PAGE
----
What do you get when you cram every possible modern multifunction-printer feature—printing, copying, scanning, faxing, and CD/DVD labeling—into a very small and stylish chassis? Well, until now, we’ve always called the result “all-in-ones” (AIOs), whatever their size. But Epson has just released a line of the smallest full-featured machines we’ve laid eyes on, dubbing them (cleverly) “Small-in-Ones.”
Almost everything is rosy about this printer—but not quite. Alas, above all, the XP-800 is a photo printer, and like most photo-centric models, its per-page cost of ink is higher than that of many business-oriented AIOs. In this printer’s case, the cost per page (CPP) is even higher than most other photo printers, too. That issue—the astronomical per-page cost of ink—is our only major complaint about this AIO. But it’s a really big one: The XP-800 costs so much to use that we just couldn’t see our way clear to award it our Editors’ Choice nod, though it was close. (We’ll talk more about this model’s CPP in the Setup & Paper Handling section, later on.)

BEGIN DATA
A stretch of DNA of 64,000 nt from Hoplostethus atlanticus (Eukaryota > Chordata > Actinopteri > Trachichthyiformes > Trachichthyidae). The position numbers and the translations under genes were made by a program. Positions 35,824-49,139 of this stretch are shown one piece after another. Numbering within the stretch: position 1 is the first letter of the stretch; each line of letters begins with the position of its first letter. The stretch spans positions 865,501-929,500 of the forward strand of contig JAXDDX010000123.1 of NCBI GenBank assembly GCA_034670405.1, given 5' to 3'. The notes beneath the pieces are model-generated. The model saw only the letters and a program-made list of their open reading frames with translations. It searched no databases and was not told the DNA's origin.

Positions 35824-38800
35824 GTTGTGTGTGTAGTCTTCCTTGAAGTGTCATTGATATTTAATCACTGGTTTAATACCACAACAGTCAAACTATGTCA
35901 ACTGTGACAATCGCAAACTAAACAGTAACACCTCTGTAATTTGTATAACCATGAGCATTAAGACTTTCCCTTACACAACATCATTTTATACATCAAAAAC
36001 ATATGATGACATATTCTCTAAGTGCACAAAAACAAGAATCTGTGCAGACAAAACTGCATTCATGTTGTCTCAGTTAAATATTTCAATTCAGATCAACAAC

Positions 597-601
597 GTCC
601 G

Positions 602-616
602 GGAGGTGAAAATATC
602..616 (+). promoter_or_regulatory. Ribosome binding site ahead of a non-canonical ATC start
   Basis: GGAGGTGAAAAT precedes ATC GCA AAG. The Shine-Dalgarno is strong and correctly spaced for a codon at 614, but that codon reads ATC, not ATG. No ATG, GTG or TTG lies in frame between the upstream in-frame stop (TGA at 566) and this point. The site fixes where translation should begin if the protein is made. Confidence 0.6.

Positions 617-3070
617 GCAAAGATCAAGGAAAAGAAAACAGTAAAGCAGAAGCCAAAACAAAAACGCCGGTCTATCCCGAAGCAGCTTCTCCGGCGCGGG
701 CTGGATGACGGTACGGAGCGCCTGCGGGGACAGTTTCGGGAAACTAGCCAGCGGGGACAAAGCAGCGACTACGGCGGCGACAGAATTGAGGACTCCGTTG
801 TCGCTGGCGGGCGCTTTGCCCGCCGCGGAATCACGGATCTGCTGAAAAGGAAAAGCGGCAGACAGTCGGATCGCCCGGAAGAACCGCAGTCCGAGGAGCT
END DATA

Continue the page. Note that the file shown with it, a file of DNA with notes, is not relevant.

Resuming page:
This really is too bad, because we were otherwise very impressed with this printer. (Indeed, it’s a vast improvement on the first Epson Small-in-One model we tested, the Epson Stylus NX430 Small-in-One$ (69.00 at OfficeMax.) That ink cost is coupled to a feature set that would be impressive even in a much larger printer at its price. The XP-800 includes both an auto-duplexing automatic document feeder (ADF) and print engine, which, together, allow you to copy, scan, and print multipage two-sided documents without user intervention. The XP-800 also sports a gorgeous 3.5-inch touch screen, a tray for printing labels on printable CDs and DVDs, and support for several different types of flash-memory devices.
Overall, as we said earlier, this is an impressive printer, but you need to think about how much you’ll actually print on it, and temper your enthusiasm. The ink makes it relatively expensive to use, and that—as we see it, anyway—makes it best for homes and small offices with light printing needs. It works, too, for users who need impeccable photo and document output, so long as the cost of producing them is not their first—or second—concern.
Finish reading this article at Computer Shopper.